The woman on the TV was explaining why she had voted for Britain to leave the European Union: “My parents fought the Second World War for our freedom.” Alas, my own parents died when I was younger, so I can’t ask them, but I suspect they would not share this view of the war. I suspect their war was less about British sovereignty than about freeing Europe and the world from fascism, right-wing populism, and racism.
European integration was a response to the war. On May 9, 1950, Robert Schuman, the French foreign minister, declared that the sharing of resources might make “war not only unthinkable but materially impossible.” In 1951, Belgium, France, Italy, Luxembourg, the Netherlands and West Germany signed the Treaty of Paris, leading to the creation of the European Coal and Steel Community. In 1957, the same states signed the Treaty of Rome, thereby creating the European Economic Community. The United Kingdom joined the community in 1973 along with Denmark and Ireland.
Changing the EU
Although European integration sought to prevent war by promoting democratic cooperation, social openness and international solidarity, the European Union has not always lived up to those ideals. The EU has often let its citizens down. The people who voted for Britain to leave the EU had real grievances.
The EU needs to do more to engage its citizens, giving them opportunities for democratic participation. Its leaders and institutions seem remote. Its citizens have few chances to participate beyond elections for a parliament that many of them do not understand.
The EU also needs to revive the ideal of a social Europe. Today, its principle concern often seems to be to impose austerity. Even if we grant the necessity of austerity — and I for one would not — the EU cannot afford to appear to be pursuing the interests of wealthy financiers at the expense of its citizens.
Finally, the EU needs to provide more robust leadership when facing the humanitarian crises that have arisen from Bosnia to Syria. It cannot allow refugees to be presented as welfare-scroungers, terrorists or beyond our care. It should insist, in word and action, that Europe’s humanist culture is a cosmopolitan one that includes a duty of care for others.
The EU has its problems. These problems should perhaps have been reasons to reform the EU, not to leave it. They certainly should not be reasons to give up the post-war ideals of cooperation, openness, and solidarity, and to return instead to borders, insularity, and fear, especially when the latter are being promoted by right-wing populists who are unlikely to address economic inequalities but are guaranteed to pander to racism.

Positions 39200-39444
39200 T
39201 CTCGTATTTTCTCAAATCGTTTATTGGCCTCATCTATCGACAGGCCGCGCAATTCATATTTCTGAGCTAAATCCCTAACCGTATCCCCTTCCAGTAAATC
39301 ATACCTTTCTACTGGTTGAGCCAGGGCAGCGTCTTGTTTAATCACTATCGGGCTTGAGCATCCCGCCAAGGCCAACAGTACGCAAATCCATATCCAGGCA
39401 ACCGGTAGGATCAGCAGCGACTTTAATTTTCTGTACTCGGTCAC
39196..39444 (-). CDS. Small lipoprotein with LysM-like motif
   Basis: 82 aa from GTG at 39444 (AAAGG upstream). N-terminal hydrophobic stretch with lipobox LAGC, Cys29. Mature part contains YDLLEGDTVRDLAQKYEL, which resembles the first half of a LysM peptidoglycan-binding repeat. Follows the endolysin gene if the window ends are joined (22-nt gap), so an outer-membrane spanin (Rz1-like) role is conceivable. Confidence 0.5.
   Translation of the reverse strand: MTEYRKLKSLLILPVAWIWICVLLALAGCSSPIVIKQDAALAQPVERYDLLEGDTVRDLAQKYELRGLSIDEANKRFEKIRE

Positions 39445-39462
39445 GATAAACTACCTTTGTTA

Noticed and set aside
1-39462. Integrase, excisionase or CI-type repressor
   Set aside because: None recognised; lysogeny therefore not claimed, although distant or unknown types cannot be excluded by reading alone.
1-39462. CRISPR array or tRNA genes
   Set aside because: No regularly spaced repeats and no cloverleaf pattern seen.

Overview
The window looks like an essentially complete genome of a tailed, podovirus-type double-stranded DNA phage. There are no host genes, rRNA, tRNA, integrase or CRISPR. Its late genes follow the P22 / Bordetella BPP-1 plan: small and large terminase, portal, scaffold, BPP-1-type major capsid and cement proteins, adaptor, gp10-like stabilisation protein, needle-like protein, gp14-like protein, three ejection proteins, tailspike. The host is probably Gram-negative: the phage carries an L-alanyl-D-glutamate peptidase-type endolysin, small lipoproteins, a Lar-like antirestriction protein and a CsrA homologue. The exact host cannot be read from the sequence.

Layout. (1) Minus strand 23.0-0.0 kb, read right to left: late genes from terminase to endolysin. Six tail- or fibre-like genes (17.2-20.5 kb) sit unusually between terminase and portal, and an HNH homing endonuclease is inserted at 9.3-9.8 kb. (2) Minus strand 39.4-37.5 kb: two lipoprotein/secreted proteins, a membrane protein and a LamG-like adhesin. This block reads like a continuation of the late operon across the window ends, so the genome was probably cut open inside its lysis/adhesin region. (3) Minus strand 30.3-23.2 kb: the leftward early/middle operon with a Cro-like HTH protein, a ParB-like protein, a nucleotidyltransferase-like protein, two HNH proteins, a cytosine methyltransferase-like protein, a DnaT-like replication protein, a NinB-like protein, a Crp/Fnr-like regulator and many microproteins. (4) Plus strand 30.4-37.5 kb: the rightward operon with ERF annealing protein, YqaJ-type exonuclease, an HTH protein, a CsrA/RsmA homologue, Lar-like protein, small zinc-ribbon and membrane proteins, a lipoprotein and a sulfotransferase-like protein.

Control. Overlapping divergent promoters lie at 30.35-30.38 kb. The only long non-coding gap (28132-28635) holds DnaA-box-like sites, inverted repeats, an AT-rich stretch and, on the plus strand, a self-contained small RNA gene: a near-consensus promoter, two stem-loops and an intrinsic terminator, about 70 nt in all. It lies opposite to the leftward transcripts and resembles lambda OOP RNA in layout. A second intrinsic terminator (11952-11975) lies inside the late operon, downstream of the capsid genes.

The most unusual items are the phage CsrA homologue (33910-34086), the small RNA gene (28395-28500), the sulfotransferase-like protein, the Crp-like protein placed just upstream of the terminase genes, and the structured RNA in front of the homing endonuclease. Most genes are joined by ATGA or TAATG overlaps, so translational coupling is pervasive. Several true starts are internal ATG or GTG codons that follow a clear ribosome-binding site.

At a crossroads
So, what is to be done? Britain now faces a choice about its future at least as important as that of the referendum. On the one hand, Britain might fall prey to right-wing populism. Britain might retreat within its own borders, mistaking nationalism and demagoguery for participation and democracy. Britain might become inward-looking, uninterested in the immigrants it blames for growing inequalities. Britain might turn its back on refugees, fearing that people who do not look like us must be out to hurt us.
On the other hand, Britain might reassert its commitment to the ideals of cooperation, openness, and solidarity. For a start, Britain might promote new forms of democratic cooperation. It might experiment with various democratic innovations such as deliberative polls, participatory budgeting, and community governance. It will surely have to develop more devolved (and hopefully more pluralistic) institutions. Perhaps Britain might also work with other states, NGOs, and transnational and international organizations to establish novel forms of public action.
In addition, Britain might introduce more open forms of, and fluid pathways to, citizenship. It will surely have to find ways of accommodating those Europeans who have made their homes on its soil. Perhaps Britain might also come to welcome diverse migrants for the energy, dynamism, and innovation they so often bring to cultures and economies.
Finally, Britain might express solidarity with the victims of conflict, natural disasters, and human rights violations. Its government and its individual citizens will surely continue to provide humanitarian aid to those in need. Perhaps Britain might also do more to welcome and integrate those fleeing persecution and violence.
Britain — like much of the world — is at a crossroads. Economic inequalities have grown, and political institutions are failing. Some people will be tempted to retreat into the false security of a right-wing populism. We should resist this temptation. We should reassert the democratic, social, and international ideals of the post-war era as guides by which to rebuild our economies and our politics.